Hillary Clinton may have much to overcome with the general public, but when it comes to women, she’s taking an “I am woman, hear me roar” approach – and it seems to be working: More than 60 percent of her recent revenues have come from the female camp, Politico reported.
And the campaign is jumping on that gender bandwagon. The news outlet reported Clinton’s campaign not only has a women’s coalition outreach director, who’s plotting a course to draw in the big checks from the female sector, but is also holding several unofficial revenue-raising events in the homes of notable women, using a network compiled by former female Clinton aides.
Officially, the campaign is playing down the strategy, however.
“Strategically, we’re doing what we’ve done for years,” said Pamela Eakes, a Seattle-based Democratic bundler who’s worked as the Ready for Hillary national finance co-chair, Politico reported. “We’ve always reached out to women. This time, the most qualified person to be president happens to be a woman and a mother. So it’s not strategic. It’s just natural.”
And Maria Echavester, a former pro-Clinton super PAC Priorities USA board member and ex-White House aide to President Clinton, put it this way to Politico: “I don’t think there’s any doubt that there are a tremendous amount of women from all walks of life who didn’t see themselves as political donors and see Hillary Clinton’s campaign as a motivating opportunity.”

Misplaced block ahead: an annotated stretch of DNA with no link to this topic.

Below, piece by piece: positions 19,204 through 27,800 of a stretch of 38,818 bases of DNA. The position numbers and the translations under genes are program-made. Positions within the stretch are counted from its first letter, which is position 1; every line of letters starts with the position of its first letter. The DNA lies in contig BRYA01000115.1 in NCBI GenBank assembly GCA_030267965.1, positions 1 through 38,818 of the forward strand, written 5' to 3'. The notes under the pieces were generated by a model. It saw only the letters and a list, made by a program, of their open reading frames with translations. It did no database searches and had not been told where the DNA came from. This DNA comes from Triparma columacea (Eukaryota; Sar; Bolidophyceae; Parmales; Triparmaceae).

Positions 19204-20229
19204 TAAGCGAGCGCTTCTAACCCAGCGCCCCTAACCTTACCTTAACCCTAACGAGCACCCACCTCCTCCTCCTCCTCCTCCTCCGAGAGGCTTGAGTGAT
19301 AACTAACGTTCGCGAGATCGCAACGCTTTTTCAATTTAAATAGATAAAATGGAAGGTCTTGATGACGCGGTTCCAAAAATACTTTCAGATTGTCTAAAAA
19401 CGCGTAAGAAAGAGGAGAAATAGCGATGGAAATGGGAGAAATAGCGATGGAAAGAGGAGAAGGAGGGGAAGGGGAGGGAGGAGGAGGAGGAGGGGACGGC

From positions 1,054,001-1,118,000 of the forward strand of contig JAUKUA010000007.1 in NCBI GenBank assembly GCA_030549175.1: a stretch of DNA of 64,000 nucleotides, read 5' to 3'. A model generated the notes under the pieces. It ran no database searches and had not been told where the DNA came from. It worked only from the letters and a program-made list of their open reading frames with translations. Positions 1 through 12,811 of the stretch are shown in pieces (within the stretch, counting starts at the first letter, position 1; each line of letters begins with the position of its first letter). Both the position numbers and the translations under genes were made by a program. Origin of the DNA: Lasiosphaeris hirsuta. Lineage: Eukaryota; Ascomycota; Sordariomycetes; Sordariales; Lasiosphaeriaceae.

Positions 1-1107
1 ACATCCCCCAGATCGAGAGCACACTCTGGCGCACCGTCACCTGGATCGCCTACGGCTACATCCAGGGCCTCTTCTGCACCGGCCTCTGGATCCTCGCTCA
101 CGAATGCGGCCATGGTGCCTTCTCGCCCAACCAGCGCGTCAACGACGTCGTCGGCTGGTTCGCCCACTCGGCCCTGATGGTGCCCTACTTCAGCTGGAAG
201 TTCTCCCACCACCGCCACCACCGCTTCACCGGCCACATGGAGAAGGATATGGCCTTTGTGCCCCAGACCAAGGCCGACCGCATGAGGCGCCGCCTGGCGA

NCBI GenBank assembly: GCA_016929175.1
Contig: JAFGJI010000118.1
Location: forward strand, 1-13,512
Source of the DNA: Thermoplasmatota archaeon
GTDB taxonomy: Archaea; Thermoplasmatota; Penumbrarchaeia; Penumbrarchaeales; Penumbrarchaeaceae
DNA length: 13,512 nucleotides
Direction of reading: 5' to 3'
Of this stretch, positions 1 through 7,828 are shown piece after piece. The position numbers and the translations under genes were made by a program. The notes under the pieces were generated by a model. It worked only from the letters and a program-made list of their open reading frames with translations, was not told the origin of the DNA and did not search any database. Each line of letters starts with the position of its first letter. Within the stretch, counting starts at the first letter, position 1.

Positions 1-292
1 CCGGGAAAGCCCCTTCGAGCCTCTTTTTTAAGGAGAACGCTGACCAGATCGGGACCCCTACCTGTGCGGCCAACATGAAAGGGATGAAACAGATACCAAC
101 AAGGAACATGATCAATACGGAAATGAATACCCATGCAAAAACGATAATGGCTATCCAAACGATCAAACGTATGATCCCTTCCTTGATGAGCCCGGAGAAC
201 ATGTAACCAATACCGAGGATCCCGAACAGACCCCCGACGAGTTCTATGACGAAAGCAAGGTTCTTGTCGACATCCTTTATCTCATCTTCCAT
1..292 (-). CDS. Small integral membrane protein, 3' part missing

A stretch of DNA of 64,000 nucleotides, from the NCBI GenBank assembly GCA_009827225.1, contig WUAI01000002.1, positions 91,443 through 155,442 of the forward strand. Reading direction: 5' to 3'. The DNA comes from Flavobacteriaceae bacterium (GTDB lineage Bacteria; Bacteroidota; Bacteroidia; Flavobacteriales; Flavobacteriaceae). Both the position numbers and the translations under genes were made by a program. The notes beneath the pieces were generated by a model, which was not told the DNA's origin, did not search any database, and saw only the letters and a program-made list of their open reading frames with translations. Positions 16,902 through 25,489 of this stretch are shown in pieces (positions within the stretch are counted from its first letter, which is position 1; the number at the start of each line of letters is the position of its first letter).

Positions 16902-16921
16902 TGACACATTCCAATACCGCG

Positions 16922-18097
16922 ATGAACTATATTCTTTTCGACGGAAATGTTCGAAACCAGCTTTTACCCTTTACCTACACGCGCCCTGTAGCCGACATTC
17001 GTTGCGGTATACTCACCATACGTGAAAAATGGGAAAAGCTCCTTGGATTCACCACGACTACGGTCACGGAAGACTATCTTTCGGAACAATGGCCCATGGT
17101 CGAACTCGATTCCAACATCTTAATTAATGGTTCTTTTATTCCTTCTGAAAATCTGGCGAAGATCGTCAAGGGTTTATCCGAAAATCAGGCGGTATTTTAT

She also said her particular campaign niche is to draw in both women and Hispanic voters for Clinton.
The strategy seems to be working well. More than 60 percent of Clinton’s donations are coming from women – and that’s up from her first run at the presidency, when only 51 percent of campaign contributors were female, Politico reported.
“Women are different,” said former Rep. Ellen Tauscher, D-Calif., who’s supporting Clinton. “We look at people over an arch of things. It’s not just one or two things. Women don’t look around the room and try to find out who the alpha male is. That’s not the way we think. Women, our process is different.